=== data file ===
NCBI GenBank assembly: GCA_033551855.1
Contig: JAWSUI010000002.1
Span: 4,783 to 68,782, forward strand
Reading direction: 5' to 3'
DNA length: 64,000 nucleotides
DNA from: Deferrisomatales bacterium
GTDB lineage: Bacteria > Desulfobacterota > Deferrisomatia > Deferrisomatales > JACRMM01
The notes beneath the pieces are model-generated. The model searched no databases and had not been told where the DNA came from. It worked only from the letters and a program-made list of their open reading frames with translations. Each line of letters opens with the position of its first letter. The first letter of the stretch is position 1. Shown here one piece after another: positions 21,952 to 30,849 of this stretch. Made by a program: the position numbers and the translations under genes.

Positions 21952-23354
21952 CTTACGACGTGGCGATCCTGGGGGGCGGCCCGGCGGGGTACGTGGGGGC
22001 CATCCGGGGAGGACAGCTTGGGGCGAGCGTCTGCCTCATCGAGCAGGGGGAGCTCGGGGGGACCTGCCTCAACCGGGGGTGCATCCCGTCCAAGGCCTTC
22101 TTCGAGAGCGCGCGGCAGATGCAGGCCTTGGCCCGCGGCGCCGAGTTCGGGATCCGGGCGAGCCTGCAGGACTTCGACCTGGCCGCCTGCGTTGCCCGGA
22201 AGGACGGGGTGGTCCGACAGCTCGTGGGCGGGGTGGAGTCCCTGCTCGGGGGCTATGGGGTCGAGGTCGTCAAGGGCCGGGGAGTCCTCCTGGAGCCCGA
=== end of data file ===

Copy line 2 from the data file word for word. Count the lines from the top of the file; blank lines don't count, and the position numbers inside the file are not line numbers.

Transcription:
Contig: JAWSUI010000002.1